—THE MINPINS

move

DID YOU KNOW? When he invented muckleberry, Roald Dahl may have been thinking of huckleberry, a type of berry found in North America, and mulberry. The word muckle is also a dialect word that means 'big', so a muckleberry could be a huge type of berry! LOOK IT UP! Another mushious fruit is the snozzberry.

verb moves, moving, moved When you move, you go from one place to another. Here are some wondercrump words to describe how someone moves.

mud

noun wet, sticky soil When she lowered herself into the chair, there was a loud squelching noise similar to that made by a hippopotamus when lowering its foot into the mud on the banks of the Limpopo River. —MATILDA

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adjective If something is muggled, or muggled up, it is in a mess or a muddle 'Even when you is getting your sums all gungswizzled and muggled up, Mr Figgins is always giving you ten out of ten.'—THE BFG DID YOU KNOW? To make the word muggled Roald Dahl may have joined the words muddled and juggled, as sometimes when you juggle things you get them in a muddle! RINGBELLING RHYMES Try rhyming with goosegruggled. SPLIFFLING SYNONYMS You can also say boggled or squiff-squiddled.

Muggle-Wump

noun Muggle-Wumps 1. The Muggle-Wumps are a family of ex-circus monkeys that Mr and Mrs Twit keep in a cage overlooking the garden. They speak an African language which is understood by the Roly-Poly Bird. 2. A monkey called Muggle-Wump also has a narrow escape from the Enormous Crocodile.

verb multiplies, multiplying, multiplied When you multiply a number, you make it a number of times bigger. Matilda is a genius at multiplication. 'For instance,' Miss Honey said, 'if I asked you to multiply fourteen by nineteen . . . No, that's too difficult.' 'It's two hundred and sixty-six,' Matilda said softly. —MATILDA

mumble

verb mumbles, mumbling, mumbled When you mumble, you speak without saying the words clearly. 'I do wish you wouldn't mumble,' said Mr Wonka. 'I can't hear a word you're saying. Come on! Off we go!' —CHARLIE AND THE CHOCOLATE FACTORY RINGBELLING RHYMES Try rhyming with grumble or rumble, or make up your own rhyming words, like flumble or thumble.

munch

verb munches, munching, munched When you munch something, you chew it noisily. The floor was swarming with tortoises of different sizes, some walking slowly about and exploring, some munching cabbage leaves.—ESIO TROT

move TO MOVE QUICKLY: bootle, dash, hurry, hurtle, race, run, speed, whiffle, whizz, zippfizz, zoom ‘What’s that?’ Sophie cried. ‘That is all the giants zippfizzing off to another country to guzzle human beans,’ the BFG said.—THE BFG TO MOVE WITH QUICK SHORT STEPS: scuddle,

scurry, scuttle, skiddle ‘I is hearing the little ants chittering to each other as they scuddle around in the soil.’—THE BFG

noun mudburgers A mudburger is a burger made with mud. Mudburgers are a great delicacy to the Centipede. 'I've eaten fresh mudburgers by the greatest cooks there are, And scrambled dregs and stinkbugs' eggs and hornets stewed in tar.'—JAMES AND THE GIANT PEACH

Whoppsy-good Writing: malapropisms When you say a word instead of one that sounds like it, either by mistake or to make a joke (like saying scrambled dregs instead of scrambled eggs), it is called a malapropism. The BFG often uses funny malapropisms, such as skin and groans instead of skin and bones. (He calls it saying things squiggly.) The word malapropism is named after Mrs Malaprop, a character in a play who made funny mistakes with words.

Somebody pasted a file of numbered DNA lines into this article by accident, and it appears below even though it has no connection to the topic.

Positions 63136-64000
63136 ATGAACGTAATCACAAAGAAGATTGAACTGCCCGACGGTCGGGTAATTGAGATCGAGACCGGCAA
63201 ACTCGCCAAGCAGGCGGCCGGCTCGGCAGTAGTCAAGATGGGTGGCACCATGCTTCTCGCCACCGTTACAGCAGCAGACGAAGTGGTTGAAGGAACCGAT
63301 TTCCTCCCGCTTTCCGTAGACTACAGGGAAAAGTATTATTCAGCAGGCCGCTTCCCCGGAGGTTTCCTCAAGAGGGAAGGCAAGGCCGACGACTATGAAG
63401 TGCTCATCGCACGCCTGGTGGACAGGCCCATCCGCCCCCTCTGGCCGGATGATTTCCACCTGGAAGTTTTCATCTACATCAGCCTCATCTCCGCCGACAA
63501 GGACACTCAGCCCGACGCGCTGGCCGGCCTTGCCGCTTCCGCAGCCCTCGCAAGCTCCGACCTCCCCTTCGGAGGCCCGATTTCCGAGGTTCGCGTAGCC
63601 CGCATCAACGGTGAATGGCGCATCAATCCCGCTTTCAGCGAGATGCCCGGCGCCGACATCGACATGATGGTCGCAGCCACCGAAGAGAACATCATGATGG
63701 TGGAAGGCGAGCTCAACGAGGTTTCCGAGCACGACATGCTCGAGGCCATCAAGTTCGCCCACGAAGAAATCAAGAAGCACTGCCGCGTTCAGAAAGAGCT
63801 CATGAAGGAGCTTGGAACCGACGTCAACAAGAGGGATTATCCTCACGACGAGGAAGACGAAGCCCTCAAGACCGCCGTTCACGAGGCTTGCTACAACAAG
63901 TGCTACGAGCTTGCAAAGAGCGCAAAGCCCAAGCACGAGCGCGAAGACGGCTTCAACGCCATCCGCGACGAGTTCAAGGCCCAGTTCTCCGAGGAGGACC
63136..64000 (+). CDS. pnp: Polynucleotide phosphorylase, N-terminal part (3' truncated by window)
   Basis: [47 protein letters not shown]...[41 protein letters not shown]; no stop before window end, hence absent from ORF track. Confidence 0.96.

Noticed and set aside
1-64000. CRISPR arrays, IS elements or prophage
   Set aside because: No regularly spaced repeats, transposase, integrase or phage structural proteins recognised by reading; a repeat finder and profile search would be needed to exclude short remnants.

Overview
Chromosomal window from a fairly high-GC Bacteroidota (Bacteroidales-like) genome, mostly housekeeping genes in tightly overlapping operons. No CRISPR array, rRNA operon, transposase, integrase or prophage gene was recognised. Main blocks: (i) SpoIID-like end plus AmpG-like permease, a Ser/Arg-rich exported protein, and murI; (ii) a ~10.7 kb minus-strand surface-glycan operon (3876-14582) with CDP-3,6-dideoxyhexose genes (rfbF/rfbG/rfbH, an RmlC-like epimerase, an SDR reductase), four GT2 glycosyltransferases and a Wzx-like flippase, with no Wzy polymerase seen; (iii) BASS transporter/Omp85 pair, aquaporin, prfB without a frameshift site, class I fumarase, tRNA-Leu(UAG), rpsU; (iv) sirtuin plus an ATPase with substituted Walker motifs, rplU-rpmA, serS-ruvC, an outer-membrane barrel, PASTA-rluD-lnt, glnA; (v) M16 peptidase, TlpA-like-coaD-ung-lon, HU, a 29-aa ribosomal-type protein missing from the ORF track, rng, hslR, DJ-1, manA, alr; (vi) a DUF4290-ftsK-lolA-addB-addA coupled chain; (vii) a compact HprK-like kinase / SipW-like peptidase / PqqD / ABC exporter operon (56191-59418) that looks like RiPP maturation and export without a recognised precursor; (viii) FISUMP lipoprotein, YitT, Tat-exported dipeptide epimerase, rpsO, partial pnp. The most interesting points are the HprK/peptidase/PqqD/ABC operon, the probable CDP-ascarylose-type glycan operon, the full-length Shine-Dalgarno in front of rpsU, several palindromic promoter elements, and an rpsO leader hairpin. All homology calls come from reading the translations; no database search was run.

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murderful

adjective A murderful creature has murderous thoughts and is always thinking up ways to kill people. 'Giants is all cannybully and murderful! And they does gobble up human beans!' —THE BFG DID YOU KNOW? Roald Dahl made up the word murderful, but it is easy to see what it means, because he used a familiar word ending, as in hateful or spiteful. Why not make up your own words using this ending, like giggleful or snortful? LOOK IT UP! Some murderful creatures are the Fleshlumpeater and the Maidmasher.

murmur

verb murmurs, murmuring, murmured When you murmur, you speak in a very soft, low voice (unlike Miss Trunchbull).

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adjective A muffled sound is not clear, and is hard to hear. And far away in the distance, from the heart of the great factory, came a muffled roar of energy as though some monstrous gigantic machine were spinning its wheels at breakneck speed. —CHARLIE AND THE CHOCOLATE FACTORY

mudburger

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noun muckleberries a type of berry that grows in the land where the Minpins live 'So now we can all go down to pick blackberries and winkleberries and puckleberries and muckleberries and twinkleberries and snozzberries to our hearts' content.'

—GEORGE'S MARVELLOUS MEDICINE

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noun Muck is dirt or filth. Bean never took a bath. He never even washed. As a result, his earholes were clogged with all kinds of muck and wax. —FANTASTIC MR FOX SPLIFFLING SYNONYMS You can also say slutch.

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noun mice A mouse is a small furry animal with a long tail. The Grand High Witch plans to turn all the children in Inkland into mice. Four tiny legs begin to sprrrout/From everybody rrround about./And all at vunce, all in a trrrice,/There are no children! Only mice!—THE WITCHES

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'Wouldn't this be a perfect time for a little music?' the Ladybird asked. 'How about it, Old Grasshopper?' 'With pleasure, dear lady,' the Old-Green-Grasshopper answered, bowing from the waist. —JAMES AND THE

—CHARLIE AND THE GREAT GLASS ELEVATOR

GIANT PEACH

muscle

musical

noun muscles Your muscles are the strong parts of your body that you use to make your body move. The Vermicious Knid can turn itself into any shape it wants. It has no bones. Its body is really one huge muscle, enormously strong, but very stretchy and squishy. —CHARLIE AND THE GREAT GLASS ELEVATOR